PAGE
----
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  • The same source seems to have been used by 1Vlinucius Felix and Tertullian, and Eusebius in his Praei.
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  • There was a second chapel of Semo Sancus on the island in the Tiber with an altar, the inscription on which led Christian writers (Justin Martyr, Tertullian, Eusebius) to confuse him with Simon Magus, and to infer that the latter was worshipped at Rome as a god.
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  • The explanation that he offers is that the Diatessaron of Tatian was widely used and corrupted all extant texts, so that the Old Syriac, the Old Latin, the quotations of Irenaeus, Clement, Tertullian and others may be regarded as various combinations of the Tatianic text and I-H-K.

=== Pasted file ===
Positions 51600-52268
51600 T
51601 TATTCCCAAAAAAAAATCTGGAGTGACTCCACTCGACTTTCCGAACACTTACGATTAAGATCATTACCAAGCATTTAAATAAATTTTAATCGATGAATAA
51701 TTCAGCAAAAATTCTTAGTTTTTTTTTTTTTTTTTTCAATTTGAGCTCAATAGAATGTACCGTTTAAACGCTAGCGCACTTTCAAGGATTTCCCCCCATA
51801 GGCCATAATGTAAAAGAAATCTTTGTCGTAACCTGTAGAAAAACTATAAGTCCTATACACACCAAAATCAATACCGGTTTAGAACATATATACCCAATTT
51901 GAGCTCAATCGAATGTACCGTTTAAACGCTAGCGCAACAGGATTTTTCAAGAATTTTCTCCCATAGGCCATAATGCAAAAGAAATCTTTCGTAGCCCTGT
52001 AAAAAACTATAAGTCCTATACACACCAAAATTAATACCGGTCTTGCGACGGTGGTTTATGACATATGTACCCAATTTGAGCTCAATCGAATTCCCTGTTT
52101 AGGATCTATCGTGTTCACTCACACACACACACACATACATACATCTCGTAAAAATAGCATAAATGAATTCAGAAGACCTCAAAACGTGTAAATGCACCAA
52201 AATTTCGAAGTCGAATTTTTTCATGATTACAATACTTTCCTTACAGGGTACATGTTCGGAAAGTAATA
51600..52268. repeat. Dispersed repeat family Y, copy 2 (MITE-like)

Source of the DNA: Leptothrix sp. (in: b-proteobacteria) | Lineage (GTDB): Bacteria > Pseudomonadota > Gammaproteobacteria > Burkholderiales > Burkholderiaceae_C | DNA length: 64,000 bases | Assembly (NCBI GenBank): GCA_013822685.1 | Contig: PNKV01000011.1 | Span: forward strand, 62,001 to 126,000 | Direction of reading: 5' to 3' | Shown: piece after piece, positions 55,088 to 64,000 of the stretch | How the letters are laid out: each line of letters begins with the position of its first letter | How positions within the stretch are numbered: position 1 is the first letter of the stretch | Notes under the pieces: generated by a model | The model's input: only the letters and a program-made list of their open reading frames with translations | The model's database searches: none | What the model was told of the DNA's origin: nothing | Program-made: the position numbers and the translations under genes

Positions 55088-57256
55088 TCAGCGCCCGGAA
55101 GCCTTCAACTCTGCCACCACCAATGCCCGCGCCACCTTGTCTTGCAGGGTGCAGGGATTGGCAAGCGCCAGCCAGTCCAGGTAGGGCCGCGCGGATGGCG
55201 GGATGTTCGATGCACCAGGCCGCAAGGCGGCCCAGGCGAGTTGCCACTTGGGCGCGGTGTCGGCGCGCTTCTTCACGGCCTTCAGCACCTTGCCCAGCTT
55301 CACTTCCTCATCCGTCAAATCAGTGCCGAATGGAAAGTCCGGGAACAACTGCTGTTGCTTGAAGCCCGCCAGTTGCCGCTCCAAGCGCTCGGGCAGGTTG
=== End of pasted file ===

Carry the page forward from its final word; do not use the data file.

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  • Tertullian, who is sometimes called an anthropomorphist, stood for the Stoical doctrine, that all reality, even the divine, is in a sense material.
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  • Earlier on, Tertullian had borrowed from the stoics the doctrine of the soul's corporeality as well as God's own corporeality.
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  • Clement wished the name to be reserved for the eucharist, because the love-feasts of the church had degenerated, as Tertullian too discovered, as soon as he turned Motanist.
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  • Too often the primitive "heresy of the Phrygians" has been studied in the light of the matured system of Tertullian.
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  • An ingenious conjecture by Zahn enables us to add the words " holy Church " to our reconstruction of the creed from the writings of Tertullian.